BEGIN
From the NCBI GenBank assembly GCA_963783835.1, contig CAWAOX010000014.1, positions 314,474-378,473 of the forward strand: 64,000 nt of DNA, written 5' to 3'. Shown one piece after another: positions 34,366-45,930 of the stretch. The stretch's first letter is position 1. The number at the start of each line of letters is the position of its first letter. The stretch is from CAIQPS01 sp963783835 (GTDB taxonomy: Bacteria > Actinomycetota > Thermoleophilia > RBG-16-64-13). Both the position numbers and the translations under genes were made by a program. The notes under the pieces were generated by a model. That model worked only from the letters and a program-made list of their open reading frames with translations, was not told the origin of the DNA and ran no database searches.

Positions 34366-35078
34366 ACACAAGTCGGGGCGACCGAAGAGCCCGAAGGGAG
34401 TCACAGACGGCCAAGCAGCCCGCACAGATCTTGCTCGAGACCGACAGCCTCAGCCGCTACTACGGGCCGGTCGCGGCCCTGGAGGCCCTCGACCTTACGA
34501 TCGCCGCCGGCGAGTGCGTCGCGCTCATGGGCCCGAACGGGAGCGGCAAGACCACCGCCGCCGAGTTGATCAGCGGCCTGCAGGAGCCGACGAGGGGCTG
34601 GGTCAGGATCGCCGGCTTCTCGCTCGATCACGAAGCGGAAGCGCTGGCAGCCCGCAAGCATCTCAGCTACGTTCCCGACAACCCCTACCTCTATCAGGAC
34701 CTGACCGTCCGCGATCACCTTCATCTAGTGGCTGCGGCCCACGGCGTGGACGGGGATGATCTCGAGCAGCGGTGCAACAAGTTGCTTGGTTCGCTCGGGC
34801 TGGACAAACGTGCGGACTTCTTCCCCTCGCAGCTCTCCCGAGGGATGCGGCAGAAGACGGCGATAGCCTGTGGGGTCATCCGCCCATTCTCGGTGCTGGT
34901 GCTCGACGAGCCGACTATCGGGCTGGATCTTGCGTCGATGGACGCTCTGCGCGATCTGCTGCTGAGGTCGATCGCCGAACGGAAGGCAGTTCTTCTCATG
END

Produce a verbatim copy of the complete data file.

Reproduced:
From the NCBI GenBank assembly GCA_963783835.1, contig CAWAOX010000014.1, positions 314,474-378,473 of the forward strand: 64,000 nt of DNA, written 5' to 3'. Shown one piece after another: positions 34,366-45,930 of the stretch. The stretch's first letter is position 1. The number at the start of each line of letters is the position of its first letter. The stretch is from CAIQPS01 sp963783835 (GTDB taxonomy: Bacteria > Actinomycetota > Thermoleophilia > RBG-16-64-13). Both the position numbers and the translations under genes were made by a program. The notes under the pieces were generated by a model. That model worked only from the letters and a program-made list of their open reading frames with translations, was not told the origin of the DNA and ran no database searches.

Positions 34366-35078
34366 ACACAAGTCGGGGCGACCGAAGAGCCCGAAGGGAG
34401 TCACAGACGGCCAAGCAGCCCGCACAGATCTTGCTCGAGACCGACAGCCTCAGCCGCTACTACGGGCCGGTCGCGGCCCTGGAGGCCCTCGACCTTACGA
34501 TCGCCGCCGGCGAGTGCGTCGCGCTCATGGGCCCGAACGGGAGCGGCAAGACCACCGCCGCCGAGTTGATCAGCGGCCTGCAGGAGCCGACGAGGGGCTG
34601 GGTCAGGATCGCCGGCTTCTCGCTCGATCACGAAGCGGAAGCGCTGGCAGCCCGCAAGCATCTCAGCTACGTTCCCGACAACCCCTACCTCTATCAGGAC
34701 CTGACCGTCCGCGATCACCTTCATCTAGTGGCTGCGGCCCACGGCGTGGACGGGGATGATCTCGAGCAGCGGTGCAACAAGTTGCTTGGTTCGCTCGGGC
34801 TGGACAAACGTGCGGACTTCTTCCCCTCGCAGCTCTCCCGAGGGATGCGGCAGAAGACGGCGATAGCCTGTGGGGTCATCCGCCCATTCTCGGTGCTGGT
34901 GCTCGACGAGCCGACTATCGGGCTGGATCTTGCGTCGATGGACGCTCTGCGCGATCTGCTGCTGAGGTCGATCGCCGAACGGAAGGCAGTTCTTCTCATG